A2Z Homeschool – Ann's Blog

Homeschooling From Ann's Perspective

Studying Peace


I don’t mean to say that you ignore that wars exist and have happened in the past, but focus instead on what caused the wars and what eventually stopped them. Focus on helping to quell “wars” in your home and neighborhood, so your kids can eventually move on to making peace in your country and the world.

Right now many are very concerned that the wheat shortage caused by floods and droughts could cause uprisings by the hungry. Wheat is easier for children to understand than is oil. Talk with your children about how you can use less wheat in the first place, and not waste the wheat you do buy. Explain that wheat is in bread, cookies, cakes, pasta, biscuits, muffins, and as a thickener in many items we don’t think of has having any flour in them at all.

Help your children to learn how to negotiate for peace when a family fight breaks out. How can a child who has not learned about personal boundaries ever understand national boundaries? Even a very young child can learn to negotiate and compromise. Explain to older children that just because they are older, bigger, smarter, etc. they still can’t “lord it over” younger siblings.

Some resources for Peace Education:
Cyberschoolbus: Peace section

Learning Peace

The Peace Education Project
Recommends books that encourage peace

Teen Volunteer Organizations
Long list of organizations welcoming teens who want to help make peace in the world.

Seeds of Peace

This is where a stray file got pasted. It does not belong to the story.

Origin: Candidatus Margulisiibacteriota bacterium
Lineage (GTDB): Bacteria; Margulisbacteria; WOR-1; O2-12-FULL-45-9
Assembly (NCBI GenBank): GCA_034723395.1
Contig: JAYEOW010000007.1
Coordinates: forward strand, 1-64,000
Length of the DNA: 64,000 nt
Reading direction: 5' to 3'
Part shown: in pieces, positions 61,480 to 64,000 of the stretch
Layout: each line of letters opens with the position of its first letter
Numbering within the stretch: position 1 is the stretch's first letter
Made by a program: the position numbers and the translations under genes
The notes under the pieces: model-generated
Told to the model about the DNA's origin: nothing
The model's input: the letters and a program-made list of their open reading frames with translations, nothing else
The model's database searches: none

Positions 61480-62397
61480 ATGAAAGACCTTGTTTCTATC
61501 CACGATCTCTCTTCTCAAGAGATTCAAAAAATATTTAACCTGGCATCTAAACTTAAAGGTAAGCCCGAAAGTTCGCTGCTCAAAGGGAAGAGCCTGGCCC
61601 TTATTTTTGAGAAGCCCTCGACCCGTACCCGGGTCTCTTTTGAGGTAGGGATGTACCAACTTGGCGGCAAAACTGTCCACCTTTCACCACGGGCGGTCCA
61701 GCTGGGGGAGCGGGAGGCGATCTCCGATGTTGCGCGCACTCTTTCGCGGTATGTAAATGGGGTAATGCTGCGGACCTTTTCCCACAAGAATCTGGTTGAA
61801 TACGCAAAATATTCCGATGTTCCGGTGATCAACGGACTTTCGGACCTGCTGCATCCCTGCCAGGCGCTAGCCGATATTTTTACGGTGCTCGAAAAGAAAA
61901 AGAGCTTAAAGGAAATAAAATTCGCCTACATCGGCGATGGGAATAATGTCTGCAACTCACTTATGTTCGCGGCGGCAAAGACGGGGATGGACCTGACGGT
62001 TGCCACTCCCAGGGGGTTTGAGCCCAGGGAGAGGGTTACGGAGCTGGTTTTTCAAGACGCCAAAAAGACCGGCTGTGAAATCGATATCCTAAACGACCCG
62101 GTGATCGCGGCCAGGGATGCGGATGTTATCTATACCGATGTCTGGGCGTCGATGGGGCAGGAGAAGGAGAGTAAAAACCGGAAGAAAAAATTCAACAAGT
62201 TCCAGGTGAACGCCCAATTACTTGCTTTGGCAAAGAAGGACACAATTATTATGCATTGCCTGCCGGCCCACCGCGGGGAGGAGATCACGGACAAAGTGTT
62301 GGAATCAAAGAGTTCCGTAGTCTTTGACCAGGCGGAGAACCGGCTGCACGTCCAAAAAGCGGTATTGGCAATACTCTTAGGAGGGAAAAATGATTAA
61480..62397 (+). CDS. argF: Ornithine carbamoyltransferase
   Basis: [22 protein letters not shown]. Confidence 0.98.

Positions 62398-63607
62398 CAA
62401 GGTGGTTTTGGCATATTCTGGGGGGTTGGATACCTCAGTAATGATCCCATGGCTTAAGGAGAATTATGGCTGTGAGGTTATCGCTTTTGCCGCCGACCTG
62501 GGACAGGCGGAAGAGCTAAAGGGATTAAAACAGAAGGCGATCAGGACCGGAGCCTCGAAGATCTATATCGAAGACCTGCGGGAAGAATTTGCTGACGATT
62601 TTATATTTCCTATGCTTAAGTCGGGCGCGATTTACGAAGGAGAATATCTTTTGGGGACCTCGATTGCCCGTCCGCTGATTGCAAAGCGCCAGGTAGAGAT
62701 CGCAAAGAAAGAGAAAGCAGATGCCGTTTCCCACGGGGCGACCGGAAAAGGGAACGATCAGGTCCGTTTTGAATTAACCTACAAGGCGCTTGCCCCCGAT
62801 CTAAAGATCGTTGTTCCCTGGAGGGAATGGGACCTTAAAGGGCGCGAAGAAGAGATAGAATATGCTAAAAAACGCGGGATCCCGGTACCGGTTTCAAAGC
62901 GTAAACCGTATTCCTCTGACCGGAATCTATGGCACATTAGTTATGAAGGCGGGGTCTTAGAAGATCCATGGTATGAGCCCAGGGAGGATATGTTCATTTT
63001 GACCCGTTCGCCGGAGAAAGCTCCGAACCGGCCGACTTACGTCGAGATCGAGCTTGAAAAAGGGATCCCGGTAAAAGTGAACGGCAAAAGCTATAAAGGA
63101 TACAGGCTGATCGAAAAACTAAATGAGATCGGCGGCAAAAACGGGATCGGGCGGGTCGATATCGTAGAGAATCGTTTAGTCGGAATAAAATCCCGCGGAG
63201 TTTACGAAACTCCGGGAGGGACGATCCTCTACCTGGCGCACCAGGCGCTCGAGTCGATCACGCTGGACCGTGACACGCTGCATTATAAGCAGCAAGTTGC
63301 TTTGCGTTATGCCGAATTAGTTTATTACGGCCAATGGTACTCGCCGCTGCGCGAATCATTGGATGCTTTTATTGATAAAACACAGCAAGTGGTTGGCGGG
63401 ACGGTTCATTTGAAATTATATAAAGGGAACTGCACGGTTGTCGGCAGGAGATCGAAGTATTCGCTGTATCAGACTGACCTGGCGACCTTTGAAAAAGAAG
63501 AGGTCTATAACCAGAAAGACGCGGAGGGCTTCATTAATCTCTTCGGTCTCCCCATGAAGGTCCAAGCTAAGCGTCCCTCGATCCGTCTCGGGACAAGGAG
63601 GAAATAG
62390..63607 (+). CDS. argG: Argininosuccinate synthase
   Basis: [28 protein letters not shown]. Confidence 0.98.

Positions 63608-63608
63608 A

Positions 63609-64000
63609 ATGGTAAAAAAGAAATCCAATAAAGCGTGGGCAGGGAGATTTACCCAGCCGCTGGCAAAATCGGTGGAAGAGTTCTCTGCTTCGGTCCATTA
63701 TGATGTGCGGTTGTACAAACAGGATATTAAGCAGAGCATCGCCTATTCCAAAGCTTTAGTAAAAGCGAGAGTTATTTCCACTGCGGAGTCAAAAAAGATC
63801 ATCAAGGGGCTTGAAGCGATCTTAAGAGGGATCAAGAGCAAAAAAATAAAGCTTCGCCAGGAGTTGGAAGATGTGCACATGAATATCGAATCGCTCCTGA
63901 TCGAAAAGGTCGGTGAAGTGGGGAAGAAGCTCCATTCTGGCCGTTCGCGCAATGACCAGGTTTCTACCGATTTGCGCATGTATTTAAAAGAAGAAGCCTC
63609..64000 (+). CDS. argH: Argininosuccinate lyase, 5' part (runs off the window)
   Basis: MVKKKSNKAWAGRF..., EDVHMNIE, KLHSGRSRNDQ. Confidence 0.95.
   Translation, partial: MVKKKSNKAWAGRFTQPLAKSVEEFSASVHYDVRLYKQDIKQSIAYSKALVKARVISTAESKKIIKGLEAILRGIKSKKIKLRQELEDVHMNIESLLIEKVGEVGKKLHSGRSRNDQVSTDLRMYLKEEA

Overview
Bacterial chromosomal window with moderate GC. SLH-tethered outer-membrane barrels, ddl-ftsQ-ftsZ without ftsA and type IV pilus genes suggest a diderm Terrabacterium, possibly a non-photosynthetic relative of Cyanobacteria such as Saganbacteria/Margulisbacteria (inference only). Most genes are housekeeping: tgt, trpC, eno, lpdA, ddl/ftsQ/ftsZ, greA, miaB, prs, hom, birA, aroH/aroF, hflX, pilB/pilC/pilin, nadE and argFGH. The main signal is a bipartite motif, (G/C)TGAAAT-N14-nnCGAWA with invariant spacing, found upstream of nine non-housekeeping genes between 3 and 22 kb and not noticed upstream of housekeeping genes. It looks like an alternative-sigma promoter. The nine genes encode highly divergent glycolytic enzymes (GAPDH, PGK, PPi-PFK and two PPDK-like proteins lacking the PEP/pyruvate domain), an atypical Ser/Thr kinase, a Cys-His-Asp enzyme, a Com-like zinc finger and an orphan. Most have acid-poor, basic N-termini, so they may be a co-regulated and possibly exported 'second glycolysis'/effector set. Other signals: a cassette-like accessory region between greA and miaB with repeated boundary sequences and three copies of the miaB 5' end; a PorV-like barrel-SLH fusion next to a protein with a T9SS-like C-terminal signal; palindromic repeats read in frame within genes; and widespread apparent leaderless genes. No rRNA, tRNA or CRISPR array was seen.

Teen peace organization.

Peace Quotations

Nasreen’s Secret School: A True Story from Afghanistan
by Jeanette Winter
About a girl called Nasreen sitting at home in Afghanistan, silent since her parents disappeared, forbidden to attend school; the grandmother, who tells the story, taking her to a secret girls’ school in a private home.

Remember Blessed are the peacemakers, for they shall be called sons of God.

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Constitution Day September 17


The Constitution—Debate it. Discuss it. Understand it.

ALL Americans are encouraged to celebrate the U.S. Constitution on September 17. It was on this date in 1787 delegates to the Constitutional Convention in Philadelphia signed the Constitution, a written charter for a new—and enduring—federal government.

The Constitution does not belong to one political party or one religious group. It belongs to all of us, so it is important that all our children understand what rights are protected under law.

Debate controversial issues with your homeschool support group friends. Discuss constitutional concepts with your children. Understand how the Constitution has shaped our democracy.

Visit The Constitution Day website for lesson plans, interactive features and games, conversation starters and information on landmark Supreme Court cases.

Here are some conversation starters about some important issues to help you get started.

For those of you wishing more formal lesson plans, or presentation materials, here are some lessons with pdf presentation materials.

Have some fun with these interactive games regarding the Constitution.

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